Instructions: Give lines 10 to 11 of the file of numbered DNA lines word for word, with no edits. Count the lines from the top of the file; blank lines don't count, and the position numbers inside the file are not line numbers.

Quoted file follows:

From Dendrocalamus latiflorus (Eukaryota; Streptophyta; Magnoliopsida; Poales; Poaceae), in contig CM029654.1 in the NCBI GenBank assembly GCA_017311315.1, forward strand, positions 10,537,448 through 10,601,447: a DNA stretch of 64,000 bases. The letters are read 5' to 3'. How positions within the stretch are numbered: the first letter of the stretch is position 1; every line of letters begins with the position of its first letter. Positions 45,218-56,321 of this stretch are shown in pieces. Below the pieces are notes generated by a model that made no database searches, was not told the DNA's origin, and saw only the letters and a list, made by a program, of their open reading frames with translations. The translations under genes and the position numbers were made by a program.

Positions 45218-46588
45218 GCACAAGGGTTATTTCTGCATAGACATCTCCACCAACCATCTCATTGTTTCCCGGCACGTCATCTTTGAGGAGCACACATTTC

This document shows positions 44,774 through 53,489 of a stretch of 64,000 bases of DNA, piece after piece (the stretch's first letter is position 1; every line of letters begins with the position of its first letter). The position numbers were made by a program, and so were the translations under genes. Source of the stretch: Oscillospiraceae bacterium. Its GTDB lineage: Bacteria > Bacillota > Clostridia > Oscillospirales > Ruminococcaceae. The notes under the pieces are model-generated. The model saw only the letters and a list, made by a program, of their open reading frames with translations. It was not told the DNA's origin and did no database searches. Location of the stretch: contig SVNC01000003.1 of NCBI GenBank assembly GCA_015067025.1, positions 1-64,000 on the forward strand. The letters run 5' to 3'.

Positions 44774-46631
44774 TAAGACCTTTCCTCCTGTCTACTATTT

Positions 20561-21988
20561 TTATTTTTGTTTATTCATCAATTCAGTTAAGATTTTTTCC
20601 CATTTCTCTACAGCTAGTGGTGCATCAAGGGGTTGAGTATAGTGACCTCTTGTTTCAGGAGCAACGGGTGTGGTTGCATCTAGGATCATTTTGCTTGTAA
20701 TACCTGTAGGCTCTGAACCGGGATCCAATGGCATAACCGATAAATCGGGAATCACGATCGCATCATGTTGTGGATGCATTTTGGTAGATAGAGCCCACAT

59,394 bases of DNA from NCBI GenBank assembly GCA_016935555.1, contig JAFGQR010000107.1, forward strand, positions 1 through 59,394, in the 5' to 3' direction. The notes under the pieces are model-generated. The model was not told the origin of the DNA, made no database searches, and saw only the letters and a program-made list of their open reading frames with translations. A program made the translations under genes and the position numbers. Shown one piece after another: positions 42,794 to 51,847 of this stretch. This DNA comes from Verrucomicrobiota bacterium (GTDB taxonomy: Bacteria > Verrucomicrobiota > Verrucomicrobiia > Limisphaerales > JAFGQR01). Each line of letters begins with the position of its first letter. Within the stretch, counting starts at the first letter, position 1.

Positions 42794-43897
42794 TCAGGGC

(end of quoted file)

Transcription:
20701 TACCTGTAGGCTCTGAACCGGGATCCAATGGCATAACCGATAAATCGGGAATCACGATCGCATCATGTTGTGGATGCATTTTGGTAGATAGAGCCCACAT

59,394 bases of DNA from NCBI GenBank assembly GCA_016935555.1, contig JAFGQR010000107.1, forward strand, positions 1 through 59,394, in the 5' to 3' direction. The notes under the pieces are model-generated. The model was not told the origin of the DNA, made no database searches, and saw only the letters and a program-made list of their open reading frames with translations. A program made the translations under genes and the position numbers. Shown one piece after another: positions 42,794 to 51,847 of this stretch. This DNA comes from Verrucomicrobiota bacterium (GTDB taxonomy: Bacteria > Verrucomicrobiota > Verrucomicrobiia > Limisphaerales > JAFGQR01). Each line of letters begins with the position of its first letter. Within the stretch, counting starts at the first letter, position 1.